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[The objective of this article is twofold. First, a methodological issue is addressed. It is pointed out that even if philosophers of mathematics have been recently more and more concerned with the practice of mathematics, there is still a need for a sharp definition of what the target of a philosophy of mathematical practice should be. Three possible objects of inquiry are put forward: (1) the collective dimension of the practice of mathematics; (2) the cognitive capacities demanded to the practitioners; and (3) the specific forms of representation and notation shared and selected by the practitioners. Moreover, it is claimed that a broadening of the notion of ‘permissible action’ as introduced by Larvor (2012) with respect to mathematical arguments, allows for a consideration of all these three elements simultaneously. Second, a case from topology—the proof of Alexander’s theorem—is presented to illustrate a concrete analysis of a mathematical practice and to exemplify the proposed method. It is discussed that the attention to the three elements of the practice identified above brings to light philosophically relevant features in the practice of topology: the need for a revision in the definition of criteria of validity, the interest in tracking the operations that are performed on various notations, and the constant and fruitful feedback from one representation to another. Finally, some suggestions for further research are given in the conclusion.]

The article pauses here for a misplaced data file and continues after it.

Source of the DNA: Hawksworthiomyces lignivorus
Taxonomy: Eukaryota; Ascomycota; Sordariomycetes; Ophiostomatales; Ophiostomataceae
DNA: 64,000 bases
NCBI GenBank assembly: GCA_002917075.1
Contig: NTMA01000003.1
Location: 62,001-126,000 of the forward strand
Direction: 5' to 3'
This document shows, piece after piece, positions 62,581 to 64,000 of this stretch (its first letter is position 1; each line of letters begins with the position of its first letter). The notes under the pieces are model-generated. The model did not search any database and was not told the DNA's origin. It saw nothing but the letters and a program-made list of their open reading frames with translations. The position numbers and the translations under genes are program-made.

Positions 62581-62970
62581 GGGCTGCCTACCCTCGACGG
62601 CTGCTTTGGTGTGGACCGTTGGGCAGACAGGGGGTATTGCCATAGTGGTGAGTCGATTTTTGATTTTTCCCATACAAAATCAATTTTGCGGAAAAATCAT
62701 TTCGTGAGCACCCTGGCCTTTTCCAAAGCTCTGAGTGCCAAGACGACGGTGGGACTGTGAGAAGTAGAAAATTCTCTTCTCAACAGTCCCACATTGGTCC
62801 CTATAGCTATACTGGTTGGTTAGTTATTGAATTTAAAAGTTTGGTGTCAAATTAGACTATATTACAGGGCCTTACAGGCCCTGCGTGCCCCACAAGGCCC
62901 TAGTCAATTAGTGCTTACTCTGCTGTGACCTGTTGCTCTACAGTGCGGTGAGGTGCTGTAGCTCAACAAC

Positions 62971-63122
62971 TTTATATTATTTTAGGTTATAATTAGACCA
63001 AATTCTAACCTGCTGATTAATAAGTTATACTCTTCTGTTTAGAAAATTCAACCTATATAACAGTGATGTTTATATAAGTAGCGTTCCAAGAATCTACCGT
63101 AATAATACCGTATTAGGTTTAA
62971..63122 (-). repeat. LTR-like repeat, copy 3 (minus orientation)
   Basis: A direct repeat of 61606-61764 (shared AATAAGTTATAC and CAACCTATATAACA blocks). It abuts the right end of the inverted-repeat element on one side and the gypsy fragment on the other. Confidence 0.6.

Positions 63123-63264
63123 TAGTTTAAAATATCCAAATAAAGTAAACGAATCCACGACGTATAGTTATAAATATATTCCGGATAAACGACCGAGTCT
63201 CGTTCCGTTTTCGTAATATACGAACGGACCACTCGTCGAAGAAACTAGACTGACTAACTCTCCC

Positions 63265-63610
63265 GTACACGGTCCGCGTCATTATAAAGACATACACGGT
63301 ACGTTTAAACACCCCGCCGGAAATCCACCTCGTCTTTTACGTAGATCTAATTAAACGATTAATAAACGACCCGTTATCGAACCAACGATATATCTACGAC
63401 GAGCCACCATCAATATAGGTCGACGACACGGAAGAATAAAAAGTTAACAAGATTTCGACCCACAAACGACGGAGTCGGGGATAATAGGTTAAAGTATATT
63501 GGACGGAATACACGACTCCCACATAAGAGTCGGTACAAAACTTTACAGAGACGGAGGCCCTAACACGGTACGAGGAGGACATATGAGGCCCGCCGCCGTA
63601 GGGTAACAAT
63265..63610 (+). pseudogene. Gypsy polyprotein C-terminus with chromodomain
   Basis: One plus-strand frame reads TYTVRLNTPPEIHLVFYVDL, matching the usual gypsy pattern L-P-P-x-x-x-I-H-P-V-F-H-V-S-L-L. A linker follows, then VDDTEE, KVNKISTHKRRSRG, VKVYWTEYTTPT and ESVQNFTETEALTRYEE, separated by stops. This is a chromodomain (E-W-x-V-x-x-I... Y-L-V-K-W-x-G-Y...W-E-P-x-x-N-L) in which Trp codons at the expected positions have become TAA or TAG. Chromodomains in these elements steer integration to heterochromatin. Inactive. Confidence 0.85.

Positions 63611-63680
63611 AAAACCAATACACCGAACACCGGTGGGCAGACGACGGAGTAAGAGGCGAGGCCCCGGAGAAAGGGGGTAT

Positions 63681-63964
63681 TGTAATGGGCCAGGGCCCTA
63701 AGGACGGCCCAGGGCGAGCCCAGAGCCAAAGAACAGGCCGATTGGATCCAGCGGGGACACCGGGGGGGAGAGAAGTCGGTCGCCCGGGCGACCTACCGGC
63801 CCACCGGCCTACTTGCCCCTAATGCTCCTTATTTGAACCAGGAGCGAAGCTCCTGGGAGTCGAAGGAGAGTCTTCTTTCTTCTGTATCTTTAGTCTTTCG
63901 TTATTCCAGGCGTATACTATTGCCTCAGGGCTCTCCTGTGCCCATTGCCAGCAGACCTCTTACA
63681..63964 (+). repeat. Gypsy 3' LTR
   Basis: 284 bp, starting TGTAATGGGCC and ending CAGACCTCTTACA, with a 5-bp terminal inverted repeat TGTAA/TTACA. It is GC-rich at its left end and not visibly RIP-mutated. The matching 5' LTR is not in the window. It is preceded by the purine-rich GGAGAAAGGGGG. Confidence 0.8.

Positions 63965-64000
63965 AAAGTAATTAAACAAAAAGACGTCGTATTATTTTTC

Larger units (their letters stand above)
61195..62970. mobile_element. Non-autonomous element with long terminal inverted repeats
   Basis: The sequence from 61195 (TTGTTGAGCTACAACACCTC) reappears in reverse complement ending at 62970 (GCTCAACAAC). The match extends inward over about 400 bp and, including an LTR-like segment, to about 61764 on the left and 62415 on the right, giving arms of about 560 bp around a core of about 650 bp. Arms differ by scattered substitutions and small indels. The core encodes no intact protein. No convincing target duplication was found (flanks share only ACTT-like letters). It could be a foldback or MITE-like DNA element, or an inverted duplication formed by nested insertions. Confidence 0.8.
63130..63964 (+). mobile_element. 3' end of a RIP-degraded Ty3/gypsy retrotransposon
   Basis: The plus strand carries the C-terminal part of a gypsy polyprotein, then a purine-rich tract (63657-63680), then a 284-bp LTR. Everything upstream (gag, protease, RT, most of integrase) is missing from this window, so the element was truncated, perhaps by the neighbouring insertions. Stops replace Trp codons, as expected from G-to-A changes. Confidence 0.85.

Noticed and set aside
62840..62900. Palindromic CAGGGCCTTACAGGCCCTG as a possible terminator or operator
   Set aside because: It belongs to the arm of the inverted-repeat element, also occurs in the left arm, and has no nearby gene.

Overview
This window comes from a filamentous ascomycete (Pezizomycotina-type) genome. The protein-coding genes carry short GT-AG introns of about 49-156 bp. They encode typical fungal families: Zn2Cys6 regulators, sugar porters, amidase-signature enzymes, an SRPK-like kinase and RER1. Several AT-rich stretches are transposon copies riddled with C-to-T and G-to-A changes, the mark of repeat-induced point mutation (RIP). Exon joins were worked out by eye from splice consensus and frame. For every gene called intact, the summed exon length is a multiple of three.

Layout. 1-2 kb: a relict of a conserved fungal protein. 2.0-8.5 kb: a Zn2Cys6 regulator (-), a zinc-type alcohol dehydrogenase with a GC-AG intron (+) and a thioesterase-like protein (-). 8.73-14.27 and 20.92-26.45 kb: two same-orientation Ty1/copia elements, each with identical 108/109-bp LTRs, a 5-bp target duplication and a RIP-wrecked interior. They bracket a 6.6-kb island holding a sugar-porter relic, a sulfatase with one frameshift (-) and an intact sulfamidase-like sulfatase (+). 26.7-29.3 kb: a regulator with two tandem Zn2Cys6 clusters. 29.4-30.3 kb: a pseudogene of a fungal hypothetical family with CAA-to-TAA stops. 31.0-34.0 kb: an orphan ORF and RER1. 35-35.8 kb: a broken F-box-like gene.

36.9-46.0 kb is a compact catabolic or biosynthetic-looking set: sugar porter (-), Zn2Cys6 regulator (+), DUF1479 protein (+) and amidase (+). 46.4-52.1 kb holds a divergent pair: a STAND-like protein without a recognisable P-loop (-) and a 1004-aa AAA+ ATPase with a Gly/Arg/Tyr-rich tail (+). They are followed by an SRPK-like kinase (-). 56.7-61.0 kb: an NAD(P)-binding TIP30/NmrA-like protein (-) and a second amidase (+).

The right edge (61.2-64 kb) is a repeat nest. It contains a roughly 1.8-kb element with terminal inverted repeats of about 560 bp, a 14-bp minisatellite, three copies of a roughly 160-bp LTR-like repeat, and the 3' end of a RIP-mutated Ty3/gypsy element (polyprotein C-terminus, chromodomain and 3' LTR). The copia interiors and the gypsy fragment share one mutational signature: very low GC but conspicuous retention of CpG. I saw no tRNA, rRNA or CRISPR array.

Published: May 26, 2016
Keywords: Mental Model; Braid Group; Mathematical Practice; Collective Dimension; Jones Polynomial
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